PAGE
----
“China to Promote Martial Arts Among Children”.  So begins a recent article at reporting on an administrative meeting seeking to create new programs and opportunities for engagement with China’s youth.  Interestingly, the programs have also been designed so that they can be opened up to youth from the “Belt and Road” region.  Scholars have noted that China’s approach to public diplomacy is unique in that while most countries design separate informational programs for their own audiences and foreign citizens, the PRC tends to use the same talking points in both spheres.  I suspect this is because there is often a surprising amount of sincerity behind the paternalism.  But for whatever the reasons, I thought this article was a nice illustration of a larger trend in the PRC’s public diplomacy strategy.


Who wants ugly hands? Source: Channel News Asia

While the previous articles have been brief, the Channel News takes a deep dive into the rise and fall of a local style in an article titled “‘Who wants ugly hands?’: Made-in-Singapore kungfu falls out of local favour, but flourishes in Greece.”  This is a very nice case study and it is well worth your time.  Its also worth reading as the underlying anxiety that this article discusses is in no way restricted to one style.  Many masters have noted with consternation that their practices are growing in strength and popularity in the global marketplace at the same time that they are declining in China.  This then raises a whole host of fears and questions regarding what it means for something to be a “Chinese martial art” in the current era.  Given the salience of these questions, this article is certainly one to bookmark.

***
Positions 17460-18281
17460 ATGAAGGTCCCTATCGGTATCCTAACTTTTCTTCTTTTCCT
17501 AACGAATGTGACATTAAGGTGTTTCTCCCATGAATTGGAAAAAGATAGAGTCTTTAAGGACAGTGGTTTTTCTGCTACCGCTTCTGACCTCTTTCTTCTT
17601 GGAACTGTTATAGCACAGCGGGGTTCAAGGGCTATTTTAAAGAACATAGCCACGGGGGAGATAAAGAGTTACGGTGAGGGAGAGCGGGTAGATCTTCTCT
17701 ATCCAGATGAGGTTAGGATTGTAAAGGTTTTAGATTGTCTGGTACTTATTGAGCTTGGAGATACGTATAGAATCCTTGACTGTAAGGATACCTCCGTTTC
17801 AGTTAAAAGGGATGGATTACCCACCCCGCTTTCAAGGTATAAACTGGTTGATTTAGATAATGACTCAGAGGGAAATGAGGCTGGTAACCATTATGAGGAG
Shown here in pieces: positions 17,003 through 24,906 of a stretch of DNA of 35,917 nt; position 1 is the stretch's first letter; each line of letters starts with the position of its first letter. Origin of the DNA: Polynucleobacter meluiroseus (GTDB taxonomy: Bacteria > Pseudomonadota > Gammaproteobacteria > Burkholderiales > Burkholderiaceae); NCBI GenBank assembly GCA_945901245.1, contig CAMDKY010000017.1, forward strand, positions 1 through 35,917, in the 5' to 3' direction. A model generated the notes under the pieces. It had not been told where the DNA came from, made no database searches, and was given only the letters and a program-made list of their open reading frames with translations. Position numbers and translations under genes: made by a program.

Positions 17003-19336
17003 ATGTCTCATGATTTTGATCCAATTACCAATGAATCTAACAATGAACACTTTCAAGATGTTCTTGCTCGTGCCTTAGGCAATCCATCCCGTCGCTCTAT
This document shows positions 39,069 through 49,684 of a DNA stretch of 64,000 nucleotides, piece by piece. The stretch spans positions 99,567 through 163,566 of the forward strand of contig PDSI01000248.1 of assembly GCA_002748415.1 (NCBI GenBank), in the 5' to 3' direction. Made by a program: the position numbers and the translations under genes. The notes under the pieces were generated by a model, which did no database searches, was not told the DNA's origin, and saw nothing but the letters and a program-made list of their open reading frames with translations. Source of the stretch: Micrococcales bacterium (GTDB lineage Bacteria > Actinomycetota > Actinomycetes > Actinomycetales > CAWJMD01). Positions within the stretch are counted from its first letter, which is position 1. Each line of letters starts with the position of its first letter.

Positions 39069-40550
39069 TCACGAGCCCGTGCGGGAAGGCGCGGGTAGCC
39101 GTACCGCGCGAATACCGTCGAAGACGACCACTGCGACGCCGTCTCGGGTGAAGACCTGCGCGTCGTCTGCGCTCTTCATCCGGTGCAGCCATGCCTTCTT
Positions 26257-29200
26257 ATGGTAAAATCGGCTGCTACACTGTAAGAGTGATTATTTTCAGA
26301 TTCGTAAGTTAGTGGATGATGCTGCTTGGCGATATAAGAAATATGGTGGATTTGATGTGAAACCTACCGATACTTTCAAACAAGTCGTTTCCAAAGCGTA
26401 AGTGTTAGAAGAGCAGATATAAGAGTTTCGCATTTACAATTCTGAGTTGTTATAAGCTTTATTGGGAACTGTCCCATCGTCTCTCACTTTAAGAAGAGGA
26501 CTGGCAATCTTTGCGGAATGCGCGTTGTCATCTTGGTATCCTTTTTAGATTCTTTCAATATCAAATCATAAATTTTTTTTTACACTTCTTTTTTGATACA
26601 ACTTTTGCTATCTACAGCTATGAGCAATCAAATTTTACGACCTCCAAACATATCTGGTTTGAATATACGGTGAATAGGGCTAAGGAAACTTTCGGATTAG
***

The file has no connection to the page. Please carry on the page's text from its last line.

Marc Guyan in a Wing Chun stance. Source: South China Morning Post.

The South China Morning Post also ran a detailed study titled  “Wing chun pilgrim who found a deeper purpose in Hong Kong’s martial arts community.”  This piece offers a fascinating profile of Marc Guyon, a French banker and Wing Chun student who came to Hong Kong seeking a few months of instruction with the local masters.  But in a surprising twist of fate he ended up becoming involved in MMA, competing in a number of pro-fights, opening his own school and permanently relocating to Hong Kong.

I checked out his gym’s webpage it looks like he has remained actively engaged with both the Wing Chun and MMA communities, though readers might not get that sense from the article alone.  His webpage is also interesting as he really puts issue of economic class front and center with a heavy emphasis on pitching the martial arts to a “white collar” clientele.  I also noted that he offers instruction in “Hong Kong style Wing Chun” (which he says is Chi Sao based) and “European style Wing Chun” (which he claims is more combative and self-defense oriented).  The article is also worth a read for its narrative about transcending, rather than actualizing, the self.


The Guards learn kung fu. Source: Daily Mail


Snowflake soldiers on the march! Grenadier Guards are being given kung fu classes because they’re not aggressive enough.”  So proclaims the Daily Mail in a headline that would be sure to  earn a nod from General Qi Jiguang himself.  The article goes on to basically confirm the byline when it notes that a group of officers became concerned that their men were not physically aggressive enough in a simulated training exercise and hired a local kung fu instructor to work on the problem (apparently with good results).  It is often forgotten that Qi Jiguang also introduced boxing for its psychological and conditioning benefits rather than its actual utility on the battlefield. If viewed from this perspective, its not likely that the traditional martial arts will ever actually become obsolete.